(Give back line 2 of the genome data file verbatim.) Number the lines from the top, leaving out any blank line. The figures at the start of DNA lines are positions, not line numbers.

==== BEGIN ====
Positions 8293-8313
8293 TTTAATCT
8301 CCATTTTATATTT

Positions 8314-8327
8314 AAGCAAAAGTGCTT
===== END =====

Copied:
8293 TTTAATCT